There's a spirit of revival in California with older wines, with some vintners, many of them young, taking a keen interest in wines of yesteryear.
It's a healthy sign. "What's past is prologue" has merit in just about every aspect of life. Much of this new attention in California is directed toward Napa Valley Cabernets from the 1970s, and to a lesser extent the 1960s, because of the wines' reputations for longevity.
The darlings are indeed some of the greatest Cabernets ever made in the Golden State, largely because they were so enduring. Cabernets such as Inglenook (dating back to the 1940s), Beaulieu, Chateau Montelena, Sterling, Mayacamas and Diamond Creek are but a few.
It's striking how many of the older Mayacamas Cabernets (1970 or 1974, for instance) or Heitz (1968, 1970 and 1974) are still in circulation and in such pristine condition. Ditto for old vintages of Sterling and Charles Krug. Vintners periodically send me notes about their positive and often exciting experiences with these and other wines, revealing their amazement at the wines' longevity. They don't write when the wines are disappointments.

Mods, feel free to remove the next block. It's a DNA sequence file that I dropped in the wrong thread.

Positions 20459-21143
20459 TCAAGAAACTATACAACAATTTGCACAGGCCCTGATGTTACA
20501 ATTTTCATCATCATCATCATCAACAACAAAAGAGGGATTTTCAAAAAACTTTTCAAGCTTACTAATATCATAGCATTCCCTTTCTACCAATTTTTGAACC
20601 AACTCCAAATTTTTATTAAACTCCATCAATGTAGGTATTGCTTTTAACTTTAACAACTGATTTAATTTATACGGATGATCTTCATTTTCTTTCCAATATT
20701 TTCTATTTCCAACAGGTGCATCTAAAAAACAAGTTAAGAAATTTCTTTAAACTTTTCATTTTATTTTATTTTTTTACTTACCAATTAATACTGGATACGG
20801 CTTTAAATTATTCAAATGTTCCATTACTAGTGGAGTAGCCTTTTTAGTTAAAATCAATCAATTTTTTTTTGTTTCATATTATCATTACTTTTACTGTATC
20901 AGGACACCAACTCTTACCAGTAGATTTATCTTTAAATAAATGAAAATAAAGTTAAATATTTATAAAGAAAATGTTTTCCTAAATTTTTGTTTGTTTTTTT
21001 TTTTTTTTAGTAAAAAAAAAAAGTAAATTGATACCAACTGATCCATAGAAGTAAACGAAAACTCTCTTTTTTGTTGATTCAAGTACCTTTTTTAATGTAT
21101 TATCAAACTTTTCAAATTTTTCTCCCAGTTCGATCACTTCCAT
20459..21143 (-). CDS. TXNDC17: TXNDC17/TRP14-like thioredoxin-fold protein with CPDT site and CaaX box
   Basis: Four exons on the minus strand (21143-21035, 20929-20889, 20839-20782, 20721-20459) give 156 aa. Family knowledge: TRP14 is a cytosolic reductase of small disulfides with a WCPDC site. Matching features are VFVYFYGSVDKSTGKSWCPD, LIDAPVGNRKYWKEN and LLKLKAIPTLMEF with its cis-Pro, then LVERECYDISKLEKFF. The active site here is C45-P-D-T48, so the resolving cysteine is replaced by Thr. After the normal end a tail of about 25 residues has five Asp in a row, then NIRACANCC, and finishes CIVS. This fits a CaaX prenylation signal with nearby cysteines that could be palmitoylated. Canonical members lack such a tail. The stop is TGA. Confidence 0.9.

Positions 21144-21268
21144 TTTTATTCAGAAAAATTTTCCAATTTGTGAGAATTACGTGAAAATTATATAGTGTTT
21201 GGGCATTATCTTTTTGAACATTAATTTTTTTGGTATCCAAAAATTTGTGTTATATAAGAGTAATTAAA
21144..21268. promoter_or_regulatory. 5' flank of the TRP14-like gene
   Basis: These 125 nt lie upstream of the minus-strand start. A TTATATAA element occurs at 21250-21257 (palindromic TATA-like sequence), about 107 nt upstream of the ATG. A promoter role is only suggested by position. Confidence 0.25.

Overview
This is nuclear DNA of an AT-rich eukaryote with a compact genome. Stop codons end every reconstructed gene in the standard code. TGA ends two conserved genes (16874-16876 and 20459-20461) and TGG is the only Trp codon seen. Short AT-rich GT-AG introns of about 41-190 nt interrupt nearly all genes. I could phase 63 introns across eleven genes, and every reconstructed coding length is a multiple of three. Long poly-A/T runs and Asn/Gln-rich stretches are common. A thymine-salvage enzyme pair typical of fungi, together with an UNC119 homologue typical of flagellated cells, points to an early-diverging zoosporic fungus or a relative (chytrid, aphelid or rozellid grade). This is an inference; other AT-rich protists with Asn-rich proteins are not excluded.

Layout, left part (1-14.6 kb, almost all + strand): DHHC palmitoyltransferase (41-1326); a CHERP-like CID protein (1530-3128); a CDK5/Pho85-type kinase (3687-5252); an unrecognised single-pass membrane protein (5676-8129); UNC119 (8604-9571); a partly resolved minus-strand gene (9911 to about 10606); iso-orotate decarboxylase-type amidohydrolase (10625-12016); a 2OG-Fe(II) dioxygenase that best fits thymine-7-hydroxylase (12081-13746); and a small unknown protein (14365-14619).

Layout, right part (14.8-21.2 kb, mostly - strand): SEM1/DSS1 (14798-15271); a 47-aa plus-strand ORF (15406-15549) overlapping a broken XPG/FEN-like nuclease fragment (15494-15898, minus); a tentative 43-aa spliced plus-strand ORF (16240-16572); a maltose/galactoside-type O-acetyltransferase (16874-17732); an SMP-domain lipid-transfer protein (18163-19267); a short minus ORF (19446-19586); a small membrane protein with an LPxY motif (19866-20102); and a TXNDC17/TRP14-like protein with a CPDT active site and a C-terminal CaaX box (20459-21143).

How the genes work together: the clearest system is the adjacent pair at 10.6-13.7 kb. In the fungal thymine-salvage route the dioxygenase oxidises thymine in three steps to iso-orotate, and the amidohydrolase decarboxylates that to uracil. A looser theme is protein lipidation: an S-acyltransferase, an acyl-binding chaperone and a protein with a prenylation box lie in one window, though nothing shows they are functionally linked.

Much of the intellectual curiosity centers on the essentials: Grape, locale, ripeness, tannins, time and type of oak. An inordinate amount of that attention, however, lands on one number: alcohol percent. Wines from decades ago seldom topped 13 to 13.5, and were often labeled 12 or 12.5 (or 12 ½ on the 1986 Diamond Creek Gravelly Meadow). Fourteen percent was largely unheard of except for the odd Zinfandel here and there.
Note that there is a caveat when considering printed alcohol levels, more so with older wines than today's: They're not always reliable. In the 1970s and '80s, vintners usually picked their Cabernets at lower sugar levels, and routinely printed the same alcohol level year after year.
There is merit to emulating the styles of these long-lived older Cabernets (i.e. harvesting at lower sugar levels) if you understand the vintners' objectives, and indeed longevity was one of their goals. It's a byproduct of the French tradition.
Longevity is a measure of a wine's character, but I'm not sure it's that important. Pleasure is at the top of my list. What you can tell about a wine that's lasted for decades is that it was perfectly balanced when bottled, stored under ideal conditions (usually rarely moved) and sealed with a great cork.
Appreciating an aged wine can be a great experience. But they're rarely as exciting to drink. It's another matter entirely drinking these gems in their youth.
A couple of years ago when I visited with Ric Forman and tasted his Cabernets, I noticed the wines were a shade riper than they had been. He allowed as much, admitting too that when he drank his older wines he didn't find them as compelling as the younger, riper versions.
Vintners often admire aged wines, but they often prefer to drink something younger. I think that's a valuable lesson.